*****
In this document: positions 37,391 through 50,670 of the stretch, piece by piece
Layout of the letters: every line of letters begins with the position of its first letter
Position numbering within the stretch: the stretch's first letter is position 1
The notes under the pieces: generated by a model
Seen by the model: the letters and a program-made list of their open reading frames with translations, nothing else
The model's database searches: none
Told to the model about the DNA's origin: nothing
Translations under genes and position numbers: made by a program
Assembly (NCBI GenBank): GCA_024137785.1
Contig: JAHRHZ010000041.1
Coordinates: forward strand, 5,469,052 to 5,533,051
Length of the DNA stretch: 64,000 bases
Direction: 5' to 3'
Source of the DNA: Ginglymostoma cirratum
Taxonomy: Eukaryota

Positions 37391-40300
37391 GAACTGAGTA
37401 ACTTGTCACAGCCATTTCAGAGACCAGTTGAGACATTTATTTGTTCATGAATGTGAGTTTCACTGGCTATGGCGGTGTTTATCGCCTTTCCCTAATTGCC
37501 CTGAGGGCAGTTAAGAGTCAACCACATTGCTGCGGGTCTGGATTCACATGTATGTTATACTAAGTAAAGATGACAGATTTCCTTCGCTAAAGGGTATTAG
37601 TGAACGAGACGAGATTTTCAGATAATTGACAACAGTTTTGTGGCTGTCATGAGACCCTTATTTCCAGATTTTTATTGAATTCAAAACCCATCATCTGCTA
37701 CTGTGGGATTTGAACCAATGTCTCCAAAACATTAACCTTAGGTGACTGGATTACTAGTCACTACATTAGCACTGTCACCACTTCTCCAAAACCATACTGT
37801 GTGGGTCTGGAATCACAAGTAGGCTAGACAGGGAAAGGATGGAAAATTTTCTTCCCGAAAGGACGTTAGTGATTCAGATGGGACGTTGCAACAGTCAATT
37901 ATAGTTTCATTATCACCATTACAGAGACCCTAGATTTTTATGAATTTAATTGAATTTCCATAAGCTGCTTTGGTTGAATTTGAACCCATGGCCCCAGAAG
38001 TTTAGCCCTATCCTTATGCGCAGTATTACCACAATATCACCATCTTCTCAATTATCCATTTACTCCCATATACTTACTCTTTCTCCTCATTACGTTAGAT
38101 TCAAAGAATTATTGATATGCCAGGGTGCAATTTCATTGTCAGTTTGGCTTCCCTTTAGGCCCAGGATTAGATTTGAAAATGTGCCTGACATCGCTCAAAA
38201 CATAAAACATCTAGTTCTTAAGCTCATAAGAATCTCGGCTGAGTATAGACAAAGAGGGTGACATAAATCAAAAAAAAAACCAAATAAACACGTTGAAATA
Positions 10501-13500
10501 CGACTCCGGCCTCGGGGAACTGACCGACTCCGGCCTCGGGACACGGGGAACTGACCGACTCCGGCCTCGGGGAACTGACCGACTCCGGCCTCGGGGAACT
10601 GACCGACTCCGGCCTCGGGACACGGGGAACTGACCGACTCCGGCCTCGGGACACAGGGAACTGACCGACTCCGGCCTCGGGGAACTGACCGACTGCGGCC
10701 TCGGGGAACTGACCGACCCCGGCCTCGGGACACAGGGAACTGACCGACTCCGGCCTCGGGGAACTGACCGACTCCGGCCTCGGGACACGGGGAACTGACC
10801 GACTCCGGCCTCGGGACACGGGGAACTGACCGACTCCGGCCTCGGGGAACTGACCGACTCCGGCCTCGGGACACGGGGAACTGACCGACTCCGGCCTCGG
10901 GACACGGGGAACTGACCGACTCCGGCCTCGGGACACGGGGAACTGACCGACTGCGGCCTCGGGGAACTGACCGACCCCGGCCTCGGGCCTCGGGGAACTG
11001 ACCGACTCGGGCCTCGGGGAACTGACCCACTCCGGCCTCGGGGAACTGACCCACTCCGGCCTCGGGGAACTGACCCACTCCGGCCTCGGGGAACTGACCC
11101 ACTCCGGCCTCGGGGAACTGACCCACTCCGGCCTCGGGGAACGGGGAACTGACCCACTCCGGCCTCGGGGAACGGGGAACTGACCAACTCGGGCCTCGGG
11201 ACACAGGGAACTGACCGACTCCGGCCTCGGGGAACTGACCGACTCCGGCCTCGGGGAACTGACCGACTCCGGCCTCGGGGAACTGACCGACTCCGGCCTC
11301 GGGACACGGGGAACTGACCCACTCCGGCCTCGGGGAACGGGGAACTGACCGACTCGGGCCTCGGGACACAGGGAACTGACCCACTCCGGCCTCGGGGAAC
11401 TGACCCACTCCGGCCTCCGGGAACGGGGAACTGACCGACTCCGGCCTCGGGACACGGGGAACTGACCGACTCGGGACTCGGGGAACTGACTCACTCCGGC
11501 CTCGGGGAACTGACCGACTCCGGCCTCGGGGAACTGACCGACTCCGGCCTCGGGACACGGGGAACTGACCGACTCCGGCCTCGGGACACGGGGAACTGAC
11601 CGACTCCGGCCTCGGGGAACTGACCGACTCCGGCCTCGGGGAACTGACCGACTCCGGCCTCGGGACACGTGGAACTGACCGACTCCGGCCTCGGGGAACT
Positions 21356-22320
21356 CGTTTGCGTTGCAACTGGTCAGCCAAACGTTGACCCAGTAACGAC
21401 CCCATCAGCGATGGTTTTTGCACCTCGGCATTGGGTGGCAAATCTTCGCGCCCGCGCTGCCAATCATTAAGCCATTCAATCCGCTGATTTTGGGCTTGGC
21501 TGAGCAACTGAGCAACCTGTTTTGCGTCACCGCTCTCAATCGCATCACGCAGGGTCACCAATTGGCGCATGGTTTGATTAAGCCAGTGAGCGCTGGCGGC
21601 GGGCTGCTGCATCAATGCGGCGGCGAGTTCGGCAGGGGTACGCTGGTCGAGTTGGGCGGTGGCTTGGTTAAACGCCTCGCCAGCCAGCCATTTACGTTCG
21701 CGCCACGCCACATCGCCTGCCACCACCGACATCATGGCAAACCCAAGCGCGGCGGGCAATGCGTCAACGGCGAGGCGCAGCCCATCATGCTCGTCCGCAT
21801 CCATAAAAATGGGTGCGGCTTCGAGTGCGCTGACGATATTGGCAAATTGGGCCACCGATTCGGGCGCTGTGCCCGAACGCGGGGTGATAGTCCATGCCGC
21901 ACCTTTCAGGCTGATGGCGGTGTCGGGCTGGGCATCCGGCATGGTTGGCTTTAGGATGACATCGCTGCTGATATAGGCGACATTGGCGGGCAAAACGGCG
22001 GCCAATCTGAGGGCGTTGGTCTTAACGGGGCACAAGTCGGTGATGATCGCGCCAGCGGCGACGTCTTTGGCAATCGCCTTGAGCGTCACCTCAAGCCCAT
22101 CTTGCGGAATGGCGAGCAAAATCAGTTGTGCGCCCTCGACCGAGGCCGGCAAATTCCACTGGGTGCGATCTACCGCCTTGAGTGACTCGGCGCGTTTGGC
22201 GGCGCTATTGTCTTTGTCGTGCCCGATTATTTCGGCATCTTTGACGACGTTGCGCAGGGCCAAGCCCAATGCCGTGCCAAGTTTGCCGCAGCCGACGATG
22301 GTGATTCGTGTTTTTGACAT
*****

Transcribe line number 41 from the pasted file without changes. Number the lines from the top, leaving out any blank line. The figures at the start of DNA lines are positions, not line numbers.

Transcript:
21356 CGTTTGCGTTGCAACTGGTCAGCCAAACGTTGACCCAGTAACGAC